Over the past several decades, women have migrated into historically male jobs much more in white-collar fields than in blue-collar ones. Yet the gender pay gap is largest in higher-paying white-collar jobs, as Ms. Blau and Mr. Kahn determined. One reason for this may be that these jobs require longer and less flexible hours, and research has shown that workers are disproportionately penalized for wanting flexibility.
Of the 30 highest-salary jobs, including CEO, architect and computer engineer, 26 are male-dominated, according to Labor Department data. Of the 30 lowest-paying positions, including food server, housekeeper and child-care worker, 23 are female dominated.
Many differences that make up the pay gap have faded since the 1980s, of course. Women now get more education overall than men and have nearly as much work experience. Women shifted from clerical to managerial jobs and became slightly more likely than men to belong to a union. Both changes helped improve wage parity, Ms. Blau’s and Mr. Kahn’s research said.
Ms. England, in another research study, found that any work that involves caregiving, such as nursing or preschool teaching, pays less, even after controlling for the disproportionate share of female workers.
After analyzing the data, Ms. Blau and Mr. Kahn concluded that outright discrimination may explain 38% of the gender pay gap. Discrimination could also indirectly produce an even bigger share of the pay gap, they explained, for instance, by dis-incentivizing women from pursuing high-paying, male-dominated jobs in the first place.
“Some of it undoubtedly does represent the preferences of women, either for particular job types or some flexibility, but there could be barriers to entry for women and these could be very subtle,” Ms. Blau said. “It could be because the very culture and male dominance of the occupation acts as a deterrent.”
For instance, social factors may be leading more women than men to move into lower-paying but geographically flexible jobs. Even though dual-career marriages are now the norm, married couples will more typically choose their location based on the man’s career, since men earn more. This factor is both a result and cause of the gender pay gap.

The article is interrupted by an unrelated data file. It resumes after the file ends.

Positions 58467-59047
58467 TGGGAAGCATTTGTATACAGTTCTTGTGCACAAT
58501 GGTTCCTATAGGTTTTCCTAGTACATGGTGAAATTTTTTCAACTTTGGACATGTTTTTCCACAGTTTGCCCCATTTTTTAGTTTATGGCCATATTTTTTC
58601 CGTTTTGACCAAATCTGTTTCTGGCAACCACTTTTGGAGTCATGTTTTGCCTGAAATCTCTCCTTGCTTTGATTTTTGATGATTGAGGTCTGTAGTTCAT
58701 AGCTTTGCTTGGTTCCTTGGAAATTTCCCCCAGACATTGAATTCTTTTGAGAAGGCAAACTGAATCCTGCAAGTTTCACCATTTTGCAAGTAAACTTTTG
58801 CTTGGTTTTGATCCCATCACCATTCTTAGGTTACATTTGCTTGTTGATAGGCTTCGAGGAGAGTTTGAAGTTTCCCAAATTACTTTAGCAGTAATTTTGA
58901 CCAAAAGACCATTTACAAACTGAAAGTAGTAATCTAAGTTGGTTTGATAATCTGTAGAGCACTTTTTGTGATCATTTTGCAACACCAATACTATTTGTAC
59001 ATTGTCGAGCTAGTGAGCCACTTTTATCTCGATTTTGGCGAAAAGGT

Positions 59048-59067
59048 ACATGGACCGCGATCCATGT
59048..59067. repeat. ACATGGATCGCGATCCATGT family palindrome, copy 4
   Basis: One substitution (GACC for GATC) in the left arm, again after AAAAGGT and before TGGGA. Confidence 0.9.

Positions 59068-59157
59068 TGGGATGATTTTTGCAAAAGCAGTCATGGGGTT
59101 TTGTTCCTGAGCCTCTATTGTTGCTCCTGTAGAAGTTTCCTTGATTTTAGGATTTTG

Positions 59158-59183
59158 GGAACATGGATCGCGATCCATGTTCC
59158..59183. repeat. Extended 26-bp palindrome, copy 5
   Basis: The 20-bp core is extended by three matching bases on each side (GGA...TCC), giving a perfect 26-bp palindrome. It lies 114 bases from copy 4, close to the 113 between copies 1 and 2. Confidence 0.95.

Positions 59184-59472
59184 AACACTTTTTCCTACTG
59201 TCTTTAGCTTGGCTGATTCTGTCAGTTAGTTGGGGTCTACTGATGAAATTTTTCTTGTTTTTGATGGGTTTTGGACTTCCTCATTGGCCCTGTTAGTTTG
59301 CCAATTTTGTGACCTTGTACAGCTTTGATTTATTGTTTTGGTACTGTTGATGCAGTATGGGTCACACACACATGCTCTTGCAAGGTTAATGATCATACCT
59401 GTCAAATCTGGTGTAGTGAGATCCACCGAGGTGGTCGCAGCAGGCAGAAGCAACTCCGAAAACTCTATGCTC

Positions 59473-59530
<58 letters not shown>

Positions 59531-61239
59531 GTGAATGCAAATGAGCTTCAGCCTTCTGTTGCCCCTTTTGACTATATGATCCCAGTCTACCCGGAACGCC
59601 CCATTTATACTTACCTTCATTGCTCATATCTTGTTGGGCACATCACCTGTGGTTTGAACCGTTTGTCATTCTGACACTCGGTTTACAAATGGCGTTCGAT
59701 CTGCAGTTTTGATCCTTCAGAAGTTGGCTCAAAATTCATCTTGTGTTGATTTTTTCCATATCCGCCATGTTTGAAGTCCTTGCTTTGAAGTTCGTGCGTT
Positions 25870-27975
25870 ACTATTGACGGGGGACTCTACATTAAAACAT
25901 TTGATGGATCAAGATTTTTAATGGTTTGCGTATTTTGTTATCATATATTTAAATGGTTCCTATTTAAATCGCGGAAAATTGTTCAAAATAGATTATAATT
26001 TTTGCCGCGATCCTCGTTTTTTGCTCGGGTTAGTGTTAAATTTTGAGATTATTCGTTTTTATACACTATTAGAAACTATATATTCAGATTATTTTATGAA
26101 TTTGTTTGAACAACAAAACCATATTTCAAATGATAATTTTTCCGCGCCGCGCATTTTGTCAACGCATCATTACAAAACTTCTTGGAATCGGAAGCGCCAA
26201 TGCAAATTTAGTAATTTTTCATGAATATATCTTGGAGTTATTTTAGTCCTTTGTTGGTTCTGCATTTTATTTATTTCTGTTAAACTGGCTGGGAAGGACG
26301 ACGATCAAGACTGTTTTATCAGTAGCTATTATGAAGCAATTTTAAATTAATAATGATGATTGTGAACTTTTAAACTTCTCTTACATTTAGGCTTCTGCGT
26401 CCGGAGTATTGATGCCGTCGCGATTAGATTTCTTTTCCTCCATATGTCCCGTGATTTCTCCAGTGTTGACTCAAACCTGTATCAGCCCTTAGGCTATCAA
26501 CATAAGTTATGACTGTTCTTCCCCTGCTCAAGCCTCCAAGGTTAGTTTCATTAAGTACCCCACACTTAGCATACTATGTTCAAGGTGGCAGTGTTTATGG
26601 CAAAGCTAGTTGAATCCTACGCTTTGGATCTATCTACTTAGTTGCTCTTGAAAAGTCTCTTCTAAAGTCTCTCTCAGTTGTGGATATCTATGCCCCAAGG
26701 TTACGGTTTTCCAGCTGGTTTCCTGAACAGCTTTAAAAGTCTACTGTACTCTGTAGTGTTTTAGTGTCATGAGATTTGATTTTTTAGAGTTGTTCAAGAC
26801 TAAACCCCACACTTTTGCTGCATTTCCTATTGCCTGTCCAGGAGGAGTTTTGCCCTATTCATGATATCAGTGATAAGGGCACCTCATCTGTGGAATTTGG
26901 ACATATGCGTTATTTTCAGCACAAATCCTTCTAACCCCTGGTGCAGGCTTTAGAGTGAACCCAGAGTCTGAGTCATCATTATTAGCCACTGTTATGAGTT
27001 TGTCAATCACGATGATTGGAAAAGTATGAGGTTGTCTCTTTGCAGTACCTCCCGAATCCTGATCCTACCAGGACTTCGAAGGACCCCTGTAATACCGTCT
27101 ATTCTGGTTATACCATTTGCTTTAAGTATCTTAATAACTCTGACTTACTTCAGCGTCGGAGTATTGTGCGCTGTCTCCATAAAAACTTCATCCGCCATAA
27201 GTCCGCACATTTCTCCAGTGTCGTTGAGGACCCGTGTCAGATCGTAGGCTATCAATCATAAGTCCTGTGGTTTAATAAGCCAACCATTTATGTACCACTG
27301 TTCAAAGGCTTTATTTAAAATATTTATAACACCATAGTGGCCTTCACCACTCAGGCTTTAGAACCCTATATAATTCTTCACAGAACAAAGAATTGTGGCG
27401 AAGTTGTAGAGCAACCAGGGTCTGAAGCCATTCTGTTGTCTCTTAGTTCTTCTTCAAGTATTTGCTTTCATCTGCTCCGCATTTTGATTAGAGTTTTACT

Some explanations for the pay gap cut in both directions. One interesting factor is the gender difference in noncognitive skills. Men are commonly thought to be more competitive and confident than women, and according to this belief, they might be more inclined to pursue highly competitive jobs.
But Ms. Blau reminded the public that it is impossible to disentangle nature from nurture. And there is strong indication that noncognitive skills, like collaboration, diplomacy and compromise, are advantages for women in today’s labor market. Occupations that call for such skills have grown at a higher rate over others since 1980, according to Harvard University research studies. Moreover, women appear to have taken advantage of these job opportunities at a higher rate than men.
Still, even in situations where women and men are equally represented in a profession, the pay gap remains. Men and women earn different pay not only when they do different jobs but also when they do the same work. Yet another Harvard study showed a pay gap within occupations. One of the most prominent examples is that of female physicians, who earn 71% of what male physicians earn. Women working as lawyers earn 82% of their male counterparts.
There are some policies that have been shown to help close the occupational pay gap, including raising the minimum wage (since women disproportionately work at the lowest end of the pay scale). Paid family leave is also a highly valuable tool.
Another idea, according to Ms. Liner of Third Way, is to place priority on individual talents and interests when people are choosing careers, even when that means going against gender norms. For instance, we could encourage girls to be engineers and boys to be teachers or caregivers. “There’s nothing stopping men and women from switching roles and being a maid versus a janitor except for social constructs,” she said.